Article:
Springtime, and the living is easy. As easy as it gets in London, anyway. The sun is shining, the mercury’s in the very high teens (mid-to-high sixties for my American compadres), and my coat and boots are shoved deep in my closet for their long summer sleep. I’m even writing this on my sunny terrace whilst barefoot. To say that it doesn’t get much better can’t encompass the sense of intense wellbeing that currently permeates both this city and me. But one thing niggles at my contentment: the hungry gap.
For those of you blessed with produce aisles bearing strong resemblance to the Garden of Eden, and who therefore are blissfully unaware of this phenomenon, the hungry gap is the period of time (generally March and April) when British fields are entirely unfruitful. The last of the root vegetables and brassicas have straggled in, and the tender, pale green joys that are asparagus, peas, and broad beans won’t appear for a while yet.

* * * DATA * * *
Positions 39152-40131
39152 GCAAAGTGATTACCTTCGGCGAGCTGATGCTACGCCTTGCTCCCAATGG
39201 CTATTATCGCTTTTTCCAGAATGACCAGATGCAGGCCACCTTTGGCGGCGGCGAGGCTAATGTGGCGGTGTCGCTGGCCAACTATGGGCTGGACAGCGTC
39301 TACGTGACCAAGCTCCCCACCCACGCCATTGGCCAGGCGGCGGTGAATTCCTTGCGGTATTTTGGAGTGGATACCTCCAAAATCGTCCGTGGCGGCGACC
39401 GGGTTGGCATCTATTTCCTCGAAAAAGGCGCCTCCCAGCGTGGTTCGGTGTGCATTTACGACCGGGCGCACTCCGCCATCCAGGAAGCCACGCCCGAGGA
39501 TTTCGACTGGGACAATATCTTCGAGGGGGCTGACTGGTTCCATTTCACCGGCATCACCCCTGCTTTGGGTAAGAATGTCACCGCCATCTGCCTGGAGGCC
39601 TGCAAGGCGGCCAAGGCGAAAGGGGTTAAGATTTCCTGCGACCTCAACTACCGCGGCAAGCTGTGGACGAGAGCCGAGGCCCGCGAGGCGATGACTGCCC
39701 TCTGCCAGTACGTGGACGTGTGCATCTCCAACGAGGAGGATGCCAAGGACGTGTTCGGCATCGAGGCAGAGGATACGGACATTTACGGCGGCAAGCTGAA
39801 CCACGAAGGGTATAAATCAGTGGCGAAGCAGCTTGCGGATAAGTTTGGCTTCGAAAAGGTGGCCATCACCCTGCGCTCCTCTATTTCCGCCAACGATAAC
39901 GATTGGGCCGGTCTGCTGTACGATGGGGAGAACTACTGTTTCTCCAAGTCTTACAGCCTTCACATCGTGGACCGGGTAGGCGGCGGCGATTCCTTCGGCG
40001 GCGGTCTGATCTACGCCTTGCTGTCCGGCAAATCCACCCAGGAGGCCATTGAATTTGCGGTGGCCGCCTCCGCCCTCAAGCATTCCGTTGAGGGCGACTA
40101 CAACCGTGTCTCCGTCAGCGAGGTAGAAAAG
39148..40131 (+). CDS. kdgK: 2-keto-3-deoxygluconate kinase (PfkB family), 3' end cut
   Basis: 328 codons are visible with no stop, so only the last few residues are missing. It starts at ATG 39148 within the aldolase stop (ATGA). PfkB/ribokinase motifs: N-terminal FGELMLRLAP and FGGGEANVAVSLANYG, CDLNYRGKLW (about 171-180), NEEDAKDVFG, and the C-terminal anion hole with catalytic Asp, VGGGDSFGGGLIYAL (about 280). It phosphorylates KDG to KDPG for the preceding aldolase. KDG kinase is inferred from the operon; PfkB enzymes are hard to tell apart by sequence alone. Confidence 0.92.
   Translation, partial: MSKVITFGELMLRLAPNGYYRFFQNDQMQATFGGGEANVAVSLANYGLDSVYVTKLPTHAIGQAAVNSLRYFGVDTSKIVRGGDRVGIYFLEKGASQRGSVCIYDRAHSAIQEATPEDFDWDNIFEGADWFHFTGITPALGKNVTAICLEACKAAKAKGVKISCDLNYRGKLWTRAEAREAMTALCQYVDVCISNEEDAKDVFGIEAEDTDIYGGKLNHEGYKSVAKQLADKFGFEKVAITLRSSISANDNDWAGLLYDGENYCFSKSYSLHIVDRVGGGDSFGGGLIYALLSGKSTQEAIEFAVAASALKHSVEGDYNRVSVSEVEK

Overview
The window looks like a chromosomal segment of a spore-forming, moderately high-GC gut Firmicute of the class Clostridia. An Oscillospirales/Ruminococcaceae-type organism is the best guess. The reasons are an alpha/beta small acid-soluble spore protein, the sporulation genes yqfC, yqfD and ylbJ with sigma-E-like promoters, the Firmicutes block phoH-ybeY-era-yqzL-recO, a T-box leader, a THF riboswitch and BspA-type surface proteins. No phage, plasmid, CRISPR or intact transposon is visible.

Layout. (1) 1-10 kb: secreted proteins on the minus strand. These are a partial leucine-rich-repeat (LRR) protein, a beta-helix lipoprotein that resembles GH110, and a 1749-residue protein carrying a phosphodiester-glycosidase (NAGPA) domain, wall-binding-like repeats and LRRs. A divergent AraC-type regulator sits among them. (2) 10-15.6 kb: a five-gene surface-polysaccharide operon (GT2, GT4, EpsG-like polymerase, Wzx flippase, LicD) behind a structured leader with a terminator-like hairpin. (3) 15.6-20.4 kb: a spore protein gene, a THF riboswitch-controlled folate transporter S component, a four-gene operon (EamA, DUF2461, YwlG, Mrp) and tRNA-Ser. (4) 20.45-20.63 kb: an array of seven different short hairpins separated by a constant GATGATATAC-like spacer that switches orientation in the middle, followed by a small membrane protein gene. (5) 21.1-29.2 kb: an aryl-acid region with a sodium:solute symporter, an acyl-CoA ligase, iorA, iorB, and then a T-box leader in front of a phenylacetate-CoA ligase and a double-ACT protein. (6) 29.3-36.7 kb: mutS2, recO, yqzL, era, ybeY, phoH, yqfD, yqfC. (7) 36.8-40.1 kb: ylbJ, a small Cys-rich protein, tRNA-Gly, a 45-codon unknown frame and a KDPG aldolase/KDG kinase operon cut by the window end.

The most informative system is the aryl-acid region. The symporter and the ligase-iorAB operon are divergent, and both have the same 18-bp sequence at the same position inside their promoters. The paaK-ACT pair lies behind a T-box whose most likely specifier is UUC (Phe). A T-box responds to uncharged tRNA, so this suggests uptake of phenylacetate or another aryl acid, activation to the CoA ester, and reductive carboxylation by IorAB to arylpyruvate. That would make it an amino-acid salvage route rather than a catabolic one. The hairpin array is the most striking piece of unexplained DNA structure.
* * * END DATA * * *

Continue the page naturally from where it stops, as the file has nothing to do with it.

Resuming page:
So whilst every other indicator screams for us to cast away our woolly garments and frolic in the daffodils under a gently warming sun, the farmer’s market bogs us down with more heavy, wintery food. Don’t get me wrong, my love for humble stew is nearly boundless. But after six months of dietary hibernation, I want to dive into an enormous bowl of salad like Daffy Duck wants to dive into a mound of treasure, screaming, “I’m rich! I’m wealthy! I’m comfortably well off! WOOHOO!”
At first thought a warm orzo salad with beetroot and feta doesn’t merit quite the same enthusiasm as a mound of gold coins and gems, but look at the jewel-like colours on this baby:
No, your eyes do not deceive you; that pasta is SCARLET. You perform this magic cooking the orzo in the same water in which you boil the beets. The beets won’t have the same caramelly flavour they get from roasting, but I think that’s a worthwhile sacrifice to get the pasta to turn spectacular colours.
Overall, the result is a well-balanced mix of flavours: earthy-sweet beetroot, salty feta, savoury pinenuts, onion and garlic, bitter greens. Its feet are firmly planted in winter, but its lightness makes it perfect for a warm, lazy March day.